Using improved varieties of plants helps a lot. Some wild blackberries hardly produce anything or have tiny, seedy fruit. Thornless is great too, especially when you don’t have much space. I have to plant my berries on the north or east side of the house so they have at least afternoon shade. You are too far north for some varieties of blackberries. The University of Arkansas developed a lot of them.  They sometimes freeze down to ground level here.
 
pollinator
Posts: 291
Location: New Hampshire
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While I have the room to grow most of my own food since it is just 2 people on 2.5 acres I don't have the energy for it.  We are currently only using about a 1/3 of a acre to produce about 1/3 to a half of our fruit and veggie consumption.  Since my husband is still working full time and I am partially disabled we can't quickly increase our production.  Once you start growing a good chunk of your food you find processing and  preserving all that food takes a huge amount of time on top of gardening and maintenance. We do add another garden bed and or project to the homestead every year but we have a long way to go till we are producing most of our own food.  

I am hoping the plan for the oak trees is for the north side of the property.  I have too many friends with low producing gardens due to shady  oaks and maple trees.  I planted American Hazelnuts because they are deer resistant shrubs and produce in 5 to 7 years.  They are mixed with dwarf or semi dwarf fruit trees and other fruiting shrubs.  I did this because they are near the house and driveway. I don't plant tall stuff near the house, power lines, or driveway. I didn't want to worry about something getting tall enough to damage the house if it came down in a storm 30 to 40 years from now when I am a little old lady. Shrubs are ideal for me for ease of maintenance and harvesting.  I find these work really well in my zone 1 and 2 areas.  Paw Paws could be planted on the shady side of the house but not too close to the foundation since they are shorter trees at full height.  There are other nut and fruit trees that do not grow 100 feet tall that may be a better fit for your space.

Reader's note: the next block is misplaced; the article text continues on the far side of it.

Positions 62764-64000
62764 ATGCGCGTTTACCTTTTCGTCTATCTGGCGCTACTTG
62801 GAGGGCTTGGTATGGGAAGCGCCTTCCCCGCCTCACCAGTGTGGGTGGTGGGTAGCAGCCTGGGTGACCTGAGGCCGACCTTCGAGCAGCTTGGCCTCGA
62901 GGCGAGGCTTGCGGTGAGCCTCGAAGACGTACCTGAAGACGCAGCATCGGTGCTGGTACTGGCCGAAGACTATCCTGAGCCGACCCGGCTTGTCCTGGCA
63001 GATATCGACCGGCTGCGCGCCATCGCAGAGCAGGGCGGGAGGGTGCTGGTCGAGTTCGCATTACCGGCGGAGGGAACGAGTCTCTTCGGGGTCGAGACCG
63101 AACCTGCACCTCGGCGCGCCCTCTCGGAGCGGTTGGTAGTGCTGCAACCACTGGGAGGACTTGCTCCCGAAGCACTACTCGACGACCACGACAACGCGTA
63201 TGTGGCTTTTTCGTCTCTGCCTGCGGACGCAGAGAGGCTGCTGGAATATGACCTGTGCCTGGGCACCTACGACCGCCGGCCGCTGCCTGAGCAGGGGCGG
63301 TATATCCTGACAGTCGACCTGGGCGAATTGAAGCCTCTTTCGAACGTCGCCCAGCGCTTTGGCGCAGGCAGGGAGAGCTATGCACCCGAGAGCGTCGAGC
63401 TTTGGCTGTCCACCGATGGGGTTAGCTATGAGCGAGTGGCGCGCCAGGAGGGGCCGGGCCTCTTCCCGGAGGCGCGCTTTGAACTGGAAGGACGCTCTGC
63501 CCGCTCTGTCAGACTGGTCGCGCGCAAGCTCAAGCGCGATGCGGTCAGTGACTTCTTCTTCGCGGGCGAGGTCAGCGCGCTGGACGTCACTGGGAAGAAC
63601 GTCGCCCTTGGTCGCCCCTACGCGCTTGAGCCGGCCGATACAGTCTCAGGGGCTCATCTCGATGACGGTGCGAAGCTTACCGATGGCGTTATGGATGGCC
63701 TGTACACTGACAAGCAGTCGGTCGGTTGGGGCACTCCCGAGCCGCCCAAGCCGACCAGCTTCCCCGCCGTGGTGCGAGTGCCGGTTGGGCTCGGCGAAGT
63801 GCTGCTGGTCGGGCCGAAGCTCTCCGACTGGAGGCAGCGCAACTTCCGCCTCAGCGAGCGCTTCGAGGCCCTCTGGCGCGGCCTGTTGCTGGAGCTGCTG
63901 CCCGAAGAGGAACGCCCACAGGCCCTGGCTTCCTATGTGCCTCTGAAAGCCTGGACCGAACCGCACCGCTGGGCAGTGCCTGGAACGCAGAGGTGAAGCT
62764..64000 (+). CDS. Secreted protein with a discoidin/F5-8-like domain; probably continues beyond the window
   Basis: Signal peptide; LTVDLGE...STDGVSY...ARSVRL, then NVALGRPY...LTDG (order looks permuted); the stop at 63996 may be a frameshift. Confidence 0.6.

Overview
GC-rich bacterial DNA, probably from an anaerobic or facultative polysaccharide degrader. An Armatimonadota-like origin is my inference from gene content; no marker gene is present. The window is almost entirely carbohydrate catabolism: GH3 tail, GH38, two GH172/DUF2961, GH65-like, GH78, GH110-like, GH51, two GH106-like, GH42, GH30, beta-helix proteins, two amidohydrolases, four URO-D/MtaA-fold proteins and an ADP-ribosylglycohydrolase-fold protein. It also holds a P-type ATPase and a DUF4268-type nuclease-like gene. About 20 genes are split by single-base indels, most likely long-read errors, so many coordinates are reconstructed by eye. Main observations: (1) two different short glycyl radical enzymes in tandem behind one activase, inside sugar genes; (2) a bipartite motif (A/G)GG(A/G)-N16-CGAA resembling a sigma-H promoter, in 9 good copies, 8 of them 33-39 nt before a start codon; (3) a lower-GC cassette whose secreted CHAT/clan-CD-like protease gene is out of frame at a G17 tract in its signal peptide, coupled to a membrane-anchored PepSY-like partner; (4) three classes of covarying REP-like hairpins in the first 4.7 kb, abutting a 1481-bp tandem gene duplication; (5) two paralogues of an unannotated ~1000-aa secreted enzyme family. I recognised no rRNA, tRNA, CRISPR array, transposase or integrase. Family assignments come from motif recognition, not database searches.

My front yard garden  is about a 1/4 acre and we are slowly removing lawn and adding more edibles.  I would start with the things you know you will eat.  I know that isn't as cool as a bunch of hard to find native stuff but it sucks to out a lot of energy and space into something to later find out you don't like or can't eat.  

Can you legally raise chickens or rabbits?  I don't like harvesting my own meat so we just have laying hens.  I also can source most of my meat from local farms that I love how they raise and treat their animals and I happily support them.    

After 5 years many of the fruits trees are starting to produce.  The fruit shrubs have been the best bang for our buck so far.  The blueberries, raspberries, blackberries, grapes, and sour cherries have been amazing.  Autumn Olive is aggressive and invasive so we hack it down in the fall and make ketchup from the berries.   I love the black currents, pears and peaches we harvested for the first time this year.  Asparagus, strawberries and rhubarb are also great perennials that we love.   Apples have been a buggy nightmare so we are moving one of them and replanting it in the chicken run. We will put a dwarf peach tree or a dwarf mulberry in it's place. All of these perennials are mixed with herbs and flowers so it makes for good looking landscaping that produces food.  More importantly is food we eat and tends to be expensive to buy organic or better grown.  Cooking herbs are an easy one to grow and they do not take up a lot of room.  

Veggies are mostly annuals at this point due to my inability to properly digest many great perennial foods that will survive a NH winter. I am grateful that I do garden and can grow a wide variety of foods I can eat that I can't regularly find in the stores here.  I am glad these are annuals since I had to dramatically change the way I eat 2 years ago for health reasons.  I have winter squashes, potatoes, canned sauces and condiments, dried herbs and a freezer full of home grown fruits and veggies.  It takes up a lot of space and if we do get to the point we are producing most of our food we may add a chill bot room in the basement.  

I love cattle panels and T posts for trellises. The 16 foot long ones make great arches and the 8 foot ones are great for tomatoes and cucumbers. We have high winds here and the cattle panels are the only thing that hasn't fallen in a storm.  I will plant greens in the under story of the trellised crops to get more out of my space.  

Growing mushrooms is worth it.  We currently grow wine cap and shiitake mushrooms and at some point I may add oyster mushrooms.